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City of Light
Living in Nature
From Club Culture to Style Culture, the Story of the New Romanticsav Dylan Jones229
David Bowie. Culture Club. Wham!. Soft Cell. Duran Duran. Sade. Adam Ant. Spandau Ballet. The Eurythmics. 'Excellent' Guardian 'Hugely enjoyable' Irish Times 'Dazzling' LRB 'Fascinating' New Statesman 'An absolute must-read' GQ One of the most creative entrepreneurial periods since the Sixties, the era of the New Romantics grew out of the remnants of post-punk and developed quickly alongside club culture, ska, electronica, and goth. The scene had a huge influence on the growth of print and broadcast media, and was arguably one of the most bohemian environments of the late twentieth century. Not only did it visually define the decade, it was the catalyst for the Second British Invasion, when the US charts would be colonised by British pop music - making it one of the most powerful cultural exports since the Beatles. In Sweet Dreams, Dylan Jones charts the rise of the New Romantics through testimony from the people who lived it. For a while, Sweet Dreams were made of this.
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Praise for David Bowie: A Life by Dylan Jones: "Jones' Bowie opus serves as the ultimate oral history of the artist's life and musical journey." --Billboard "Beguiling... the fabulosity of Bowie's life and times lends itself extraordinarily well to the oral history form." --San Francisco Chronicle "Drawn from over 180 interviews with friends, rivals, lovers and collaborators, some of whom have never before spoken about their relationship with Bowie, this oral history weaves a hypnotic spell as it unfolds the story of a remarkable rise to stardom and an unparalleled artistic path." --Parade "Superb ... Suits the shape-shifting, beguiling, enigmatic complexities of its subject perfectly. It's hard to imagine anything that will do Bowie better justice."--William Boyd, Guardian "Revelatory and surprising -- perfect for the Ziggy completist." --New York Magazine Praise for Wichita Lineman by Dylan Jones "The author's account satisfies, without a wasted word or the usual cliches of pop-culture writing and with plenty of quotations from the principals involved in making the song an enduring hit. An affectionate homage to an indisputably great song, one that readers will listen to with new ears."--Kirkus Reviews "Dylan Jones's Sweet Dreams is a vast and fascinating collection of interviews that showcase a decade of British music and culture--the New Romantic period, from 1975-1985. Mid-seventies England was full of chaos and creativity as art school students found belonging in Bowie-themed nightclubs. Through interviews with designers, performers, and influencers, the evolution of this English outsiders' scene is documented from an insider perspective, while a recommended discography provides a soundtrack for the decade. Though England's punk scene burned out, its DIY philosophies and disruptive appearance imprinted itself upon the creatives of an era. Club goers describe hand-making their outfits for places like the Blitz, defined by its beautiful and experimental crowd. The style magazine was born, kickstarting celebrity culture, and the first paparazzi competed for photographs and gossip. Creators of magazines like i-D explain their visions, while hairdressers and designers invented a new profession to fit the times--that of the stylist. For the New Romantics, style was also a reclamation of self: musicians like Annie Lennox and Boy George discuss how their androgyny and sexuality subverted gender roles and was liberating for gay fans. Interviews impart the pain of the AIDs epidemic, which killed many people and impeded society's burgeoning acceptance of the LGBTQ+ community. History and technology merge as musicians recall synthesizers becoming affordable, describing them as the sound of the future. The relationship between music and visual media was strengthened by television; bands like Duran Duran talk about how music videos linked their music with a lifestyle. The Live Aid concert, popularized by global coverage, began the rise of stadium tours, taking London's street culture around the world. Sweet Dreams contextualizes the fashion, politics, sex, and technology involved in the music of The New Romantics, allowing the story of the movement to be told by those who created it." -- Foreword Reviews "The marvellously suave Mr. Jones rehabilitates the scenesters' scene a time and place once dismissed by rain-coated puritans like me, only to be brought gloriously to life years later - like a peacock's fanning tail - in this definitive oral history. It's all here: the swishing, the androgynous preening, the sweetly-dreamt synth-pop splendour of early '80s Britain. Something was happening, and Mr. Jones knew what it was." -- Barney Hoskyns "Jones' style - part testimony, part documentary - sheds light on one of the most unanticipated and misunderstood shifts in popular music and street fashion, that sudden lurch towards th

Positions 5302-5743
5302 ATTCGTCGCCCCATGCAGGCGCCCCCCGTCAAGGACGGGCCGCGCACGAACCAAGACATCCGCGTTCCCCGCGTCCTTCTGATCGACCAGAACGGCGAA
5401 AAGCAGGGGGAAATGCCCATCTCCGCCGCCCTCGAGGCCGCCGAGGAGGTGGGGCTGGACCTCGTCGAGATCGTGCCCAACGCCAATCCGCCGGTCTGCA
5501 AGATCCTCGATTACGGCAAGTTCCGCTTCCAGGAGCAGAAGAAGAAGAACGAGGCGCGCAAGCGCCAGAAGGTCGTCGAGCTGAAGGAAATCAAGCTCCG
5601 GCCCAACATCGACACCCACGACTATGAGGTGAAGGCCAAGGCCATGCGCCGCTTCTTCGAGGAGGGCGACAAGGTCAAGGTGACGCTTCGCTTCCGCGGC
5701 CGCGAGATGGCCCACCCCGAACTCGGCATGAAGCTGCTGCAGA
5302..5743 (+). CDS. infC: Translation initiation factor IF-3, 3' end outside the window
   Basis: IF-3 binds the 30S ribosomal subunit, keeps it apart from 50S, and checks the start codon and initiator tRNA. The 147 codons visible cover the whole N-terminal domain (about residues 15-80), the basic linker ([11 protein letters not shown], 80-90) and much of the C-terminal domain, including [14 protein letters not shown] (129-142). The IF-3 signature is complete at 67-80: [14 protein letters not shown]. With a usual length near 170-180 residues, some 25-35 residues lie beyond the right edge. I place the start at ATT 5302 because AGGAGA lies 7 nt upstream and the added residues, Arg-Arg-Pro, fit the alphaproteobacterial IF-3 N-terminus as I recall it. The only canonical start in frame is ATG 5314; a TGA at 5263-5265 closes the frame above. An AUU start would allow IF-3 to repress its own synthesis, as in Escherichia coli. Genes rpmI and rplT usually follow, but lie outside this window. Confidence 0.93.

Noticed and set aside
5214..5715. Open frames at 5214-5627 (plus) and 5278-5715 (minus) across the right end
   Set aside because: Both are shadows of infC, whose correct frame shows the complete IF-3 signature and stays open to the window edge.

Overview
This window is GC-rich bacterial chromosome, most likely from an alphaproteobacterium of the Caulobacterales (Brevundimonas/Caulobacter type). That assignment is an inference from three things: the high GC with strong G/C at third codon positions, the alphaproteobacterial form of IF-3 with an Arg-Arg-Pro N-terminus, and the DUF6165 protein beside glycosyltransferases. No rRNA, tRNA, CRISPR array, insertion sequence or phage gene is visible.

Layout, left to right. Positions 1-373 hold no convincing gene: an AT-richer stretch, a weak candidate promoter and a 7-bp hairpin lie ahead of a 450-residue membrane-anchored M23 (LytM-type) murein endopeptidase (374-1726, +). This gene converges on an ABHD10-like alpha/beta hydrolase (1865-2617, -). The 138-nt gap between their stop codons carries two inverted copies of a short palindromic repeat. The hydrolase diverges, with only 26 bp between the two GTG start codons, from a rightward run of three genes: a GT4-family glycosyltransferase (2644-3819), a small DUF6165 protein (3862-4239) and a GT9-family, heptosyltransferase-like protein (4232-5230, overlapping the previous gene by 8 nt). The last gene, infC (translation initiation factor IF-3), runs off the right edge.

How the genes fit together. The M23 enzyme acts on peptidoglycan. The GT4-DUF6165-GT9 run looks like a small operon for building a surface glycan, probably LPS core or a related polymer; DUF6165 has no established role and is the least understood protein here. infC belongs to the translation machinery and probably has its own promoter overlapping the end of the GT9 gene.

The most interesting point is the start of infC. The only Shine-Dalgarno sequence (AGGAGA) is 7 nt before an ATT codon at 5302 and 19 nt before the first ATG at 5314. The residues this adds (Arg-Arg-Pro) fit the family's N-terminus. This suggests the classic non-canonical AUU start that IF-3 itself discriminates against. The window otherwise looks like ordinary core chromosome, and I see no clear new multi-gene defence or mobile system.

Dylan Jones studied at Chelsea School of Art and St. Martin's School of Art. A former editor at i-D, The Face, Arena, the Observer and the Sunday Times, he is currently the Editor-In-Chief of GQ. His books include the Sunday Times best-seller David Bowie: A Life, the New York Times best-seller Jim Morrison: Dark Star and, most recently, the Amazon best-seller Wichita Lineman. In 2013 he was awarded an OBE for services to publishing.